There is no real sign of a stampede to smaller cars (see table). Even if the green issue did not exist, one would expect city car and supermini segments to be growing at present simply because there has been a peak in new model activity over the last year or so.
Lower medium, the heartland of the family car market, has also grown slightly, suggesting that there is no long-term trend in favour of superminis.
It is true that upper medium has fallen sharply, but then that has been true for virtually every one of the last 10 years, so that is hardly news. One aspect that is news is the pasting French manufacturers are taking in this segment: Peugeot 407 sales are down by 46% and combined sales of the 407, Laguna and C5 are now below those of the Volkswagen Passat.
However, one segment that is growing unexpectedly is executive. So far this year, it has risen from 2.9% to 3.2%, its highest level since 2000. In this case, there has no been huge new model activity, with just the facelifted E-class to raise interest.
Sales of off-roaders are now unmistakeably on the way down – at least for the prestige models. Sales of such are down by 18.8% this year.
Every manufacturer has seen a decline in sales – even Land Rover, whose new V8 diesel Range Rover has not managed to offset declining sales of the Discovery.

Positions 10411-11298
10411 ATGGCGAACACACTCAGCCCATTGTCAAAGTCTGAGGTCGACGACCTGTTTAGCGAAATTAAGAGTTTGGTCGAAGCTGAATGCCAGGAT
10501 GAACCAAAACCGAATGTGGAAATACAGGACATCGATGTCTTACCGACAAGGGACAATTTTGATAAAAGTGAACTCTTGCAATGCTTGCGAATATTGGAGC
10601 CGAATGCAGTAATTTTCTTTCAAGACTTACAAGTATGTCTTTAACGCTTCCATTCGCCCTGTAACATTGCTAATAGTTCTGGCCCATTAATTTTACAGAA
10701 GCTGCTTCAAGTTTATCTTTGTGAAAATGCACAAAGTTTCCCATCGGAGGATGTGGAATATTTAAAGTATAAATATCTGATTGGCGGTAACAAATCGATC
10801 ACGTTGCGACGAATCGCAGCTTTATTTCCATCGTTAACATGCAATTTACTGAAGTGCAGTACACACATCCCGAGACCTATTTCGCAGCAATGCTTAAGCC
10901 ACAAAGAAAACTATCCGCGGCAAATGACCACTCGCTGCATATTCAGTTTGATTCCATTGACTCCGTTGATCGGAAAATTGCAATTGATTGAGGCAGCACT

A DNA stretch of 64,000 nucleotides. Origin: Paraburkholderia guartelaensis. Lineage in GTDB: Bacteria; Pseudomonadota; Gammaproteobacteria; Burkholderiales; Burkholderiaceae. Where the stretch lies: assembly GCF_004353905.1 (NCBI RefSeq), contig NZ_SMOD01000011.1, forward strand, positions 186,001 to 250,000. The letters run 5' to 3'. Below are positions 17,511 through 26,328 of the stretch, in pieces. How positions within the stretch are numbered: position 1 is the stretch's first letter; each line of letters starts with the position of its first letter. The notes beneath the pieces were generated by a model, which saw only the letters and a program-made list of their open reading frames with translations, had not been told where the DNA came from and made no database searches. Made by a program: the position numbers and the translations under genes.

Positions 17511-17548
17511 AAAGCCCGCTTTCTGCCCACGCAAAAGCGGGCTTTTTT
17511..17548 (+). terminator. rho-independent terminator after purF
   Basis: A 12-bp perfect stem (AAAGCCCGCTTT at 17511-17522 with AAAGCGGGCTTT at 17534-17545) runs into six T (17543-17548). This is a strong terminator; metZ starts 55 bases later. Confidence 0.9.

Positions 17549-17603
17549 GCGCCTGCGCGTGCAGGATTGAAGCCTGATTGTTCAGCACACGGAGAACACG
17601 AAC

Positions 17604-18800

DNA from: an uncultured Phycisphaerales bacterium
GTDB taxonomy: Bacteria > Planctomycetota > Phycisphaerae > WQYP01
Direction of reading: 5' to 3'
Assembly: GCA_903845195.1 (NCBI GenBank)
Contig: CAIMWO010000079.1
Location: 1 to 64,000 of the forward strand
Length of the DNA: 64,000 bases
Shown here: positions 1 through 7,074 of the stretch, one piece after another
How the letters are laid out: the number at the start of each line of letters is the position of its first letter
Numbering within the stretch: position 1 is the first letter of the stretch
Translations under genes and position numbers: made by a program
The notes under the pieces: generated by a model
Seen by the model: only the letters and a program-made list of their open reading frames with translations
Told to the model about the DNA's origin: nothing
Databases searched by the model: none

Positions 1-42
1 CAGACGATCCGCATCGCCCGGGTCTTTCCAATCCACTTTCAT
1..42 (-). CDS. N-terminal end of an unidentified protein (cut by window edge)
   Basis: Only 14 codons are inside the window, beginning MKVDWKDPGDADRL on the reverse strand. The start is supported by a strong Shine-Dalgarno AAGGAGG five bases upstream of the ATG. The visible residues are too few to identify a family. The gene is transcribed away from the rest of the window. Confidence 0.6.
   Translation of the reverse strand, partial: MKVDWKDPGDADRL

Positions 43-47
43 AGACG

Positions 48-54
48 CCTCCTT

Even the new Audi Q7 has not provided the segment with much of a boost, despite taking around 10% of prestige off-road sales.
Nevertheless, hedonism is alive and well. One of the best performing segments has been luxury sports, whose penetration has gone up from 1.4% to 1.6%. Both Aston Martin (all models) and Bentley (Continental GT) have seen sales increases while, at a more modest level, the facelifted BMW Z4 has trebled sales to 1,500.
This seems to have been at the expense of previously impregnable Porsche, which has seen a sales decline of 22% in the Boxster/Cayman.
The best-performing segment of all has been MPV. Penetration has leapt from 1.4% to 1.9%, with a volume increase of 36.6%.
The reason for this sudden popularity can be summed up in one word – Ford. Its segment share has gone up from 18.0% to 50.5%. Galaxy is doing well, with 23.8%, but the big news is the S-Max, with 26.7%.
Percentage change Q1 2007 vs Q1 2006
Despite a lot of hype, there is no real sign of a stampede to smaller cars. Most of the increase in city car and supermini sales can be explained by the model cycle.